If you have the space, get yourself a few different plants to see which ones you like best. Maybe an orange or black cherry, grape, or currant, etc. Each one has a unique flavour, and since they’re so easy to grow, you can expand your palate while revelling in the joy of being a new gardener. (And honestly, who doesn’t love tomatoes?)

potted herbs, culinary herbs, basil, thyme, parsley, cilantro, savory, cooking herbs, pot herbs, potted herbs, kitchen herbs

Herbs

Culinary herbs are wonderful for small spaces, as you can grow them on a sunny windowsill or patio and just trim off bits here and there when you’d like to cook with them. Hardy aromatics like thyme, sage, and savory thrive on neglect, and will survive if you forget to water them as regularly as you should. Leafy herbs like parsley and basil are a bit more high maintenance, and both chives and oregano are stubborn survivors, and perennials to boot: they’ll come back year after year.

If you’re more interested in medicinal plants, calendula is really hardy, as is chamomile. Lavender thrives in sunny spots, yarrow can do quite well with neglect, and if you really are terrified of killing your plants, get a pot of mint. That stuff is damn near indestructible.

You can do this! If you need any help or advice about which plants would do best for your space and your skill level, don’t hesitate to contact us for help: just leave a note in the comments section below, or drop us an email at farmtheworldorg AT gmail.com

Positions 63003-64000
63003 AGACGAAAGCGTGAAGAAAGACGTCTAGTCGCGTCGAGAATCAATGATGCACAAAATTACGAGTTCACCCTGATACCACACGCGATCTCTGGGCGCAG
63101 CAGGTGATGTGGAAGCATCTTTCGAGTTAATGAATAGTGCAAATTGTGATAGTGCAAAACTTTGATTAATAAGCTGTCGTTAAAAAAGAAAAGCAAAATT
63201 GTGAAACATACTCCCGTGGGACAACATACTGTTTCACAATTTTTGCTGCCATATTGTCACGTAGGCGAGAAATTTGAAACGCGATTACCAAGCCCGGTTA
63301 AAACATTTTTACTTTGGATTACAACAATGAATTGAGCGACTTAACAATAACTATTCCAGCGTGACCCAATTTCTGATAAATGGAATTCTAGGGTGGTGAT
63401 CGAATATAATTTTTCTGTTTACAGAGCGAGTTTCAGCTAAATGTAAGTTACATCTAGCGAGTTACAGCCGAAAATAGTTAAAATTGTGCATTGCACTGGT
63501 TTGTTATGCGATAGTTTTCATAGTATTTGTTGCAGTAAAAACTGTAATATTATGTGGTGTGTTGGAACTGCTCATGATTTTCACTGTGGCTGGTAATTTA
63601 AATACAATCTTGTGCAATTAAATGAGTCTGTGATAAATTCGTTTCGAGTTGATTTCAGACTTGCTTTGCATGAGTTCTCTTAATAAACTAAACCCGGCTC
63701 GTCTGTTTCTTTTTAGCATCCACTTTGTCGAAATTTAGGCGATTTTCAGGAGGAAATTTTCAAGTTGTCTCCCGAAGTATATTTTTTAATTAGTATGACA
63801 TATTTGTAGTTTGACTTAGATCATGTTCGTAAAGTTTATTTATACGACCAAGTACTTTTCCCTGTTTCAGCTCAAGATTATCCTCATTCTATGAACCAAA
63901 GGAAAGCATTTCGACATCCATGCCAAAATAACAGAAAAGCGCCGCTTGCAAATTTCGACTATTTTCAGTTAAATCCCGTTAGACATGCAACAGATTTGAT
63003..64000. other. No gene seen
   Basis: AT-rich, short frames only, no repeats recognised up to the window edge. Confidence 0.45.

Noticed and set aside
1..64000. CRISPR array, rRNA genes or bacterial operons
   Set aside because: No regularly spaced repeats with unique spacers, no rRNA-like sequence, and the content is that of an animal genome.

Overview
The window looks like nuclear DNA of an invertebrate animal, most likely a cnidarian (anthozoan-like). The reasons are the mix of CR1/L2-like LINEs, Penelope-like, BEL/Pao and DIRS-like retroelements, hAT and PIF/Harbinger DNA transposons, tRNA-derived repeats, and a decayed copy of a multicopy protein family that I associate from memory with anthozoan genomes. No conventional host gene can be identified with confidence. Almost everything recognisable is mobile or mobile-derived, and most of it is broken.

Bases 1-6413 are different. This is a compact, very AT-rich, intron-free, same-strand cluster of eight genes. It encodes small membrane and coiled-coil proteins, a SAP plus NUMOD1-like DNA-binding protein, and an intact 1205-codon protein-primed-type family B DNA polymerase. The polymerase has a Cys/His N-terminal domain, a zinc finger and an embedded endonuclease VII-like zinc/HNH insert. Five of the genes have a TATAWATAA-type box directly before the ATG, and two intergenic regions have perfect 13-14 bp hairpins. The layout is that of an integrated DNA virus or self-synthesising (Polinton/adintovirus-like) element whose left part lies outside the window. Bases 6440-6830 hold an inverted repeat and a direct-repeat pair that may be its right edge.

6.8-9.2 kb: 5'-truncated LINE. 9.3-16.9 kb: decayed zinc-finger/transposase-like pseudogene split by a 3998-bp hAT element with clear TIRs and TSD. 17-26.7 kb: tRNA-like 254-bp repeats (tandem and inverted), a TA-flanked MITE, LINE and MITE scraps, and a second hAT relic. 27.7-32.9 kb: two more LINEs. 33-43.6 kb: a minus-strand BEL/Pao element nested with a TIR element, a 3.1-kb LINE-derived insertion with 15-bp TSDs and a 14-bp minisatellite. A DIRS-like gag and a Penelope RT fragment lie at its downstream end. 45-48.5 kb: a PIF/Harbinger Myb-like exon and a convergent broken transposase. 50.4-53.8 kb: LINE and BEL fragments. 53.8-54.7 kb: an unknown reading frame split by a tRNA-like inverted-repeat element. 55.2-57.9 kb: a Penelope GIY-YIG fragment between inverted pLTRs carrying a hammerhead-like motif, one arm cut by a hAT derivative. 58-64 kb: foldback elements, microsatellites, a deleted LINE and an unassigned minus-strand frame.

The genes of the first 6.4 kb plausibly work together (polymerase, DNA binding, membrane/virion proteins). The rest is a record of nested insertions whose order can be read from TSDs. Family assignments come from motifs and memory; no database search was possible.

Photos by Dan Gold, Dwight Sipler, and Patty Mitchell via Unsplash and Foter creative commons.

raised beds, raised garden beds, vegetable beds, raised vegetable beds

Permaculture Principles: Observe Your Land Before You Plant Anything

By Catherine Winter

One of the first lessons in sustainable permaculture is to observe your land for at least a year before planting anything in the ground. You can plant anything you like in pots and containers as you can move those around easily, but plunking seeds, bushes, or trees into your land requires a whole lot of research and awareness first. Many of us get reallyreally excited as soon as we have a plot of land to play with—we go nuts with planning and ordering seeds and planting all kinds of stuff, and end up sabotaging our vegetable gardening attempts with our impatience.

I’m just as guilty of this as many others have been before me, and although it’s been a pain in the arse to sort out and I’ve kicked myself for my stupidity, I’ve also learned from my mistakes. Hopefully you can learn from them too.

raised beds, raised garden beds, garden beds

Royal Screw-Ups